In TN, an insulation fault is very likely to lead to a high short-circuit current that will trigger an overcurrent circuit-breaker or fuse and disconnect the L conductors. With TT systems, the earth fault loop impedance can be too high to do this, or too high to do it quickly, so an RCD (or formerly ELCB) is usually employed. The provision of a Residual-current device (RCD) or ELCB to ensure safe disconnection makes these installations EEBAD (Earthed Equipotential Bonding and Automatic Disconnection). Earlier TT installations may lack this important safety feature, allowing the CPC (Circuit Protective Conductor) to become energized for extended periods under fault conditions, which is a real danger. In TN-S and TT systems (and in TN-C-S beyond the point of the split), a residual-current device can be used as an additional protection. In the absence of any insulation fault in the consumer device, the equation IL1+IL2+IL3+IN = 0 holds, and an RCD can disconnect the supply as soon as this

sum reaches a threshold (typically 10-500 mA). An insulation fault between either L or N and PE will trigger an RCD with high probability. In IT and TN-C networks, residual current devices are far less likely to detect an insulation fault. In a TN-C system, they would also be very vulnerable to unwanted triggering from contact between earth conductors of circuits on different RCDs or with real ground, thus making their use impracticable. Also, RCDs usually isolate the neutral core. Since it is unsafe to do this in a TN-C system, RCDs on TN-C should be wired to only interrupt the live conductor. In single-ended single-phase systems where the Earth and neutral are combined (TN-C, and the part of TN-C-S systems which uses a combined neutral and earth core), if there is a contact problem in the PEN conductor, then all parts of the earthing system beyond the break will rise to the potential of the L conductor. In an unbalanced multi-phase system, the potential of the earthing system will move towards that of the most loaded live conductor. Such a rise in the potential of the neutral beyond the break is known as a neutral inversion[1]. Therefore, TN-C connections must not go across plug/socket connections or flexible cables, where there is a higher probability of contact problems than with fixed wiring. There is also a risk if a cable is damaged, which can be mitigated by the use of concentric cable construction and multiple earth electrodes. Due to the (small) risks of the lost neutral raising 'earthed' metal work to a dangerous potential, coupled with the increased shock risk from proximity to good contact with true earth, the use of TN-C-S supplies is banned in the UK for caravan sites and shore supply to boats, and strongly discouraged for use on farms and outdoor building sites, and in such cases it is recommended to make all outdoor wiring TT with RCD and a separate earth electrode. In IT systems, a single insulation fault is unlikely to cause dangerous currents to flow through a human body in contact with earth, because no low-impedance circuit exists for such a current to flow. However, a first insulation fault can effectively turn an IT system into a TN system, and then a second insulation fault can lead to dangerous body currents. Worse, in a multi-phase system, if one of the live conductors made contact with earth, it would cause the other phase cores to rise to the phase-phase voltage relative to earth rather than the phase-neutral voltage. IT systems also experience larger transient overvoltages than other systems. In TN-C and TN-C-S systems, any connection between the combined neutral-and-earth core and the body of the earth could end up carrying significant current under normal conditions, and could carry even more under a broken neutral situation. Therefore, main equipotential bonding conductors must be sized with this in mind; use of TN-C-S is inadvisable in situations such as petrol stations, where there is a combination of lots of buried metalwork and explosive gases.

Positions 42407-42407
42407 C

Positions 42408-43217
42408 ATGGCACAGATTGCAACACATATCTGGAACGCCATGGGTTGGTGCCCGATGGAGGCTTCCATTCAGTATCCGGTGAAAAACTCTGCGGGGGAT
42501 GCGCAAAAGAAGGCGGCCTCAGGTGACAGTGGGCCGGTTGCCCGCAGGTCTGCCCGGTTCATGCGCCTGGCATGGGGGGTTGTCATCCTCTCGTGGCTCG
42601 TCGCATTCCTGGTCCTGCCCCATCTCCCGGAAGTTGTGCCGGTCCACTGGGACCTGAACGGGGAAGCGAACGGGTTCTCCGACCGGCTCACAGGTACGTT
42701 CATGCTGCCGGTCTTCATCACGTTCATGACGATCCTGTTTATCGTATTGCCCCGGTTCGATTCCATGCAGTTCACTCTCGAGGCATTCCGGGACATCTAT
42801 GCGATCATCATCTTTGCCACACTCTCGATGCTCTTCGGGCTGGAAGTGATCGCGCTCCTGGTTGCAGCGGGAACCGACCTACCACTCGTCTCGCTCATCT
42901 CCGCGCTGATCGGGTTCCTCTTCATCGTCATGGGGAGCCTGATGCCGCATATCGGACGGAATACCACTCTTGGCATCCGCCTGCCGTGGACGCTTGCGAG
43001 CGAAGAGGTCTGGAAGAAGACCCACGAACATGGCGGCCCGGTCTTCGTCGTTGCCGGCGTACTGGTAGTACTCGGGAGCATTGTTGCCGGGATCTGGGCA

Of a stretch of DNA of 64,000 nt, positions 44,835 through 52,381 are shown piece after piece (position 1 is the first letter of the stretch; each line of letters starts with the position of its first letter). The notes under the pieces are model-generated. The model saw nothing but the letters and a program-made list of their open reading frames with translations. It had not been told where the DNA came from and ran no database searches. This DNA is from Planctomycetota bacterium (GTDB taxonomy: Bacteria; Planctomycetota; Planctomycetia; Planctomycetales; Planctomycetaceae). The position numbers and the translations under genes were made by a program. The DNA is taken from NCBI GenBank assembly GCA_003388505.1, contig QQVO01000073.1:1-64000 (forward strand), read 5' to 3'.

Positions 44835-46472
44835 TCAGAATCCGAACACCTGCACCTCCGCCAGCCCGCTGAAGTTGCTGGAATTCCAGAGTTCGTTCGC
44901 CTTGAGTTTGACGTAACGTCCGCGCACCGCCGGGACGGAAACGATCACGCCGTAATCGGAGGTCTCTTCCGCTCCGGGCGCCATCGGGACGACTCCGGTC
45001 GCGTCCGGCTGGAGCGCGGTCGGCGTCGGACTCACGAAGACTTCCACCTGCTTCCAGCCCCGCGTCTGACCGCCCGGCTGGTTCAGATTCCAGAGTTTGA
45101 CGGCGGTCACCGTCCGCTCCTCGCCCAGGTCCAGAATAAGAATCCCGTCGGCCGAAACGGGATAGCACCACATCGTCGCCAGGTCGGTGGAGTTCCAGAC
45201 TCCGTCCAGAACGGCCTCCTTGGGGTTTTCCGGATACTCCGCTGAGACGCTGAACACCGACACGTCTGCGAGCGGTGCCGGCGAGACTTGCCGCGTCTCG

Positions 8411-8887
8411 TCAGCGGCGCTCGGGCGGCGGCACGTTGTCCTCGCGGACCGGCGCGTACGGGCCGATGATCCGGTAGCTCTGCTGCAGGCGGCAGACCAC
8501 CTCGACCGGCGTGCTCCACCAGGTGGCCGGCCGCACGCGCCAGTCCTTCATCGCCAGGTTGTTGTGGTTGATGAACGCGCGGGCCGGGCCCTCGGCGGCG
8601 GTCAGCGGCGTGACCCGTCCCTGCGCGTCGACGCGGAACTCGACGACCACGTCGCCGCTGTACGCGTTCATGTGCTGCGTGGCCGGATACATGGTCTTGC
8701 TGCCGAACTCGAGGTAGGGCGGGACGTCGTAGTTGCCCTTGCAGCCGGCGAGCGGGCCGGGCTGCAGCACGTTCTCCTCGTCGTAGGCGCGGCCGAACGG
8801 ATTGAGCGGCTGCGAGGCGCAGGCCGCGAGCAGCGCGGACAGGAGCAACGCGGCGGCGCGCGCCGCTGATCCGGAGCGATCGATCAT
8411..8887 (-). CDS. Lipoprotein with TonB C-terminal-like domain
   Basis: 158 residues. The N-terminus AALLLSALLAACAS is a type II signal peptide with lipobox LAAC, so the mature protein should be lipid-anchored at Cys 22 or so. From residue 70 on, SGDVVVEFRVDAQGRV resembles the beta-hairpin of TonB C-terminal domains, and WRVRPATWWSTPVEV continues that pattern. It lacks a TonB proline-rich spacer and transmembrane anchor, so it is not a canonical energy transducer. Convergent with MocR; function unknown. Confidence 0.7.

Electromagnetic compatibility

In TN-S and TT systems, the consumer has a low-noise connection to earth, which does not suffer from the voltage that appears on the N conductor as a result of the return currents and the impedance of that conductor. This is of particular importance with some types of telecommunication and measurement equipment. In TT systems, each consumer has its own connection to earth, and will not notice any currents that may be caused by other consumers on a shared PE line.


In the United States National Electrical Code and Canadian Electrical Code the feed from the distribution transformer uses a combined neutral and grounding conductor, but within the

structure separate neutral and protective earth conductors are used (TN-C-S). The neutral must be connected to earth only on the supply side of the customer's disconnecting switch. In Argentina, France (TT) and Australia (TN-C-S), the customers must provide their own ground connections. Japan is governed by PSE law, and uses TT earthing in most installations. In Australia, the Multiple Earthed Neutral (MEN) earthing system is used and is described in Section 5 of AS 3000. For an LV customer, it is a TN-C system from the transformer in the street to the premises, (the neutral is earthed multiple times along this segment), and a TN-S system inside the installation, from the Main Switchboard downwards. Looked at as a whole, it is a TNC-S system.

Application examples